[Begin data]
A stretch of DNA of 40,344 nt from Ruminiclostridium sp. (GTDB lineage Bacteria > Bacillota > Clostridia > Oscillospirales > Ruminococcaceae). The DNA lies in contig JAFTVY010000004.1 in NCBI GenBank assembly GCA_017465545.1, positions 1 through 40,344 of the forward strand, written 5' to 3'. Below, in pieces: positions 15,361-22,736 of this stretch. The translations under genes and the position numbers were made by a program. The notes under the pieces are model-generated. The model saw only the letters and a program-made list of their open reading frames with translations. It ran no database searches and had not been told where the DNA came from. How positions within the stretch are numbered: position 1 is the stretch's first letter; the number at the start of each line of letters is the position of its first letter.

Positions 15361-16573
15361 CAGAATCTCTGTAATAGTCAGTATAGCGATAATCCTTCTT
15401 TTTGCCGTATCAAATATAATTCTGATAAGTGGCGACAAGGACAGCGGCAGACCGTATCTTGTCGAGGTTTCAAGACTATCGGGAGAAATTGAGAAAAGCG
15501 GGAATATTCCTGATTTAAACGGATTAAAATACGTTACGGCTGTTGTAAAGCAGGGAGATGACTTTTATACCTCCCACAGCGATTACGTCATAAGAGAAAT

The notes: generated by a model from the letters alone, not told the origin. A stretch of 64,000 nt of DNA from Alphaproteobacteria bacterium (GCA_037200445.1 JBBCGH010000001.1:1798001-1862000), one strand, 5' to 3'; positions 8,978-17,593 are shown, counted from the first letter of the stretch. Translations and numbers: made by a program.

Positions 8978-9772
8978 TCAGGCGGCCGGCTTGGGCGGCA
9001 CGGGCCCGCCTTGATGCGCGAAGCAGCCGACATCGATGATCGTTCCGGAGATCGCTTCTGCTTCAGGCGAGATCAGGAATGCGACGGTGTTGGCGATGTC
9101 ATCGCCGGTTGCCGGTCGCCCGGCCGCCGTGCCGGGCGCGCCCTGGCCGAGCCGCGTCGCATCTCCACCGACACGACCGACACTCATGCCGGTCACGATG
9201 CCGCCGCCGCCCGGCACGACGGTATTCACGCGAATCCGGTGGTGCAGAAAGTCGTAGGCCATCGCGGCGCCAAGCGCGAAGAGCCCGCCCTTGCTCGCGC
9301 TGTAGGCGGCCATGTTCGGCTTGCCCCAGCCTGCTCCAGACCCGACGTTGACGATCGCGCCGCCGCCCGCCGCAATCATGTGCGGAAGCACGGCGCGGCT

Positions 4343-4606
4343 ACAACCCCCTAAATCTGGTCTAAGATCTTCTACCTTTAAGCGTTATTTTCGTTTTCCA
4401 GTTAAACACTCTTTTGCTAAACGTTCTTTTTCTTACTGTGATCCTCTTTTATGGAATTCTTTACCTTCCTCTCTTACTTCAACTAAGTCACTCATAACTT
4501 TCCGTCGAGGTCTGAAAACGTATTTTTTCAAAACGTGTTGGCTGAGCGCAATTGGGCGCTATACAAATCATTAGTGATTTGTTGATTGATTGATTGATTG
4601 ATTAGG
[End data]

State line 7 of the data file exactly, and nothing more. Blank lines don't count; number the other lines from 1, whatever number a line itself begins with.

Positions 8978-9772